Thursday, 19 March 2015 00:00

Legal Battle that Began with Non-OEM Parts Back in 1997 Still Being Waged Today

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Back in 1999, a court decision in a class action lawsuit resulted in a $1.2 billion judgment against State Farm – at the time one of the largest judgments ever levied against an insurer. The ruling changed the way many insurance companies dealt with non-OEM parts for years, and despite the fact that the judgment was later nullified, the “Avery vs State Farm” lawsuit even today is seen as the basis for State Farm’s limited use of such parts.

But now, 18 years after that lawsuit began, the lawyers who represented the vehicle-owners in the Avery lawsuit are still fighting against the overturning of that judgment by the Illinois Supreme Court. The amount they are seeking from State Farm this time is considerably larger: triple the damages of the Avery case plus more than a decade of interest, all adding up to more than $8 billion.

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Though a portion of that money would still go to the vehicle-owners who sued back in the late 1990s, the current lawsuit has nothing to do with parts and everything to do with political influence. The suit alleges that State Farm played a pivotal role in the successful 2004 election campaign of a judge to the Illinois Supreme Court – a judge that the next year became the fourth vote on that court to overturn the Avery decision and nullify the judgment against State Farm.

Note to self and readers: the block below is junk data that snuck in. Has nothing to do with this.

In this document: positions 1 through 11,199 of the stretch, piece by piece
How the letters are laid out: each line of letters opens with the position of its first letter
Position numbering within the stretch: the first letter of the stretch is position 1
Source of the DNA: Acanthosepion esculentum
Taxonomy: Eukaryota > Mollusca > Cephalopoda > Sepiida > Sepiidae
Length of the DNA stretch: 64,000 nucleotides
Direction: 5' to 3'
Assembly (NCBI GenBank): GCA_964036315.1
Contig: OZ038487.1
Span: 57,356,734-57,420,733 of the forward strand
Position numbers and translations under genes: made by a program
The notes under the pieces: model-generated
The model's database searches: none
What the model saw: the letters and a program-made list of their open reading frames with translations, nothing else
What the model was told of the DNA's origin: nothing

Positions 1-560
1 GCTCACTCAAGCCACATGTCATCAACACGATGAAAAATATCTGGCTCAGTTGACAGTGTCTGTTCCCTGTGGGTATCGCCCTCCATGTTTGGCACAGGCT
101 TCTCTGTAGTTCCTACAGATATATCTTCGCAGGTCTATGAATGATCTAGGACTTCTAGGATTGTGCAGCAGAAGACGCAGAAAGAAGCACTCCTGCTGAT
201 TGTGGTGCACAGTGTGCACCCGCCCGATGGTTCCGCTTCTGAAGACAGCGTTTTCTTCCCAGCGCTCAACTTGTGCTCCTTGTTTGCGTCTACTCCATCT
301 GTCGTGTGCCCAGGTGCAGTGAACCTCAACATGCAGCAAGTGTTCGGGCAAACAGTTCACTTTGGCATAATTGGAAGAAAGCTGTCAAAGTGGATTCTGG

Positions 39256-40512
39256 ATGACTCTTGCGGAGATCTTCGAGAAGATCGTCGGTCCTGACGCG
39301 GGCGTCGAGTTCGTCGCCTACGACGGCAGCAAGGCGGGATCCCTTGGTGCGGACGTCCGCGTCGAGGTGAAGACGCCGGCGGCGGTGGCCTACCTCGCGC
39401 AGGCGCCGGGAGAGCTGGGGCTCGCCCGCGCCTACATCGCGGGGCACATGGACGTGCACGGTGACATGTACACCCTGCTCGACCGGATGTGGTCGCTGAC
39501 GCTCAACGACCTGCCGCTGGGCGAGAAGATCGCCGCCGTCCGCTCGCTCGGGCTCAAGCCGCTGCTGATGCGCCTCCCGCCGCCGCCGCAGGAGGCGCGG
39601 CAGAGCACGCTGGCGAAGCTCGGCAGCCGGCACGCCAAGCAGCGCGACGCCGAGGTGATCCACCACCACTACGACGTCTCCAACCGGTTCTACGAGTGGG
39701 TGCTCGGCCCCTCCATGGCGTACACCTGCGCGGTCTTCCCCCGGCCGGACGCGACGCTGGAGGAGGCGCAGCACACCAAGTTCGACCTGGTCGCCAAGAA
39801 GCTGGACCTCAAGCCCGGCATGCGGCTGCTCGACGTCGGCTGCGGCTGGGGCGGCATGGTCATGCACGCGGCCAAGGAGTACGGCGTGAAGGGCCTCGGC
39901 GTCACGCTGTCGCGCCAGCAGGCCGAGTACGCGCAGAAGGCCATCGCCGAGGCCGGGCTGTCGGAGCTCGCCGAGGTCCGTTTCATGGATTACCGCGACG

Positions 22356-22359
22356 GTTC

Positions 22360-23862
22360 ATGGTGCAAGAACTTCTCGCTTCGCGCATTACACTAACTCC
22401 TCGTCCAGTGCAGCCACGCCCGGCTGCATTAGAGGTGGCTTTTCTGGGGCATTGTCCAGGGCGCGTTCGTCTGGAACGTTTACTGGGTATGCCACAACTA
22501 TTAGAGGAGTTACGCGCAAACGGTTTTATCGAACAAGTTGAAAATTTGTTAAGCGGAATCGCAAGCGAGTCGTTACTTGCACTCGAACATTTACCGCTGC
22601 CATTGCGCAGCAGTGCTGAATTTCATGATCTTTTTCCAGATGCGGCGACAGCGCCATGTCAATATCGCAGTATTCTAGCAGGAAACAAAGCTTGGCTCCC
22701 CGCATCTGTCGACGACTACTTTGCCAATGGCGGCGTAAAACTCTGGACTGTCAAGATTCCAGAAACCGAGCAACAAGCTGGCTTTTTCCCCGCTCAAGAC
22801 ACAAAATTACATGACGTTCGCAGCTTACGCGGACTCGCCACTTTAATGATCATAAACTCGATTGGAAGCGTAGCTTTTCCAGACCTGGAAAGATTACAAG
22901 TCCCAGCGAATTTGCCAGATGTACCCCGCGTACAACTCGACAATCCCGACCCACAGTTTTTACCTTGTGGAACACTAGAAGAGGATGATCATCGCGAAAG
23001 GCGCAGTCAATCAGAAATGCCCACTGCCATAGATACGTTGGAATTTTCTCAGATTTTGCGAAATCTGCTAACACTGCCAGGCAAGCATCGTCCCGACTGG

Some quick background

The original Avery lawsuit on behalf of about 4.5 million drivers who had non-OEM parts installed on their vehicles as part of their State Farm claim alleged that the parts were inferior to OEM, and thus the insurer breached its contract to return those cars to “pre-loss condition.” A jury in 1999 agreed, finding also that State Farm had defrauded consumers by concealing known problems with the parts.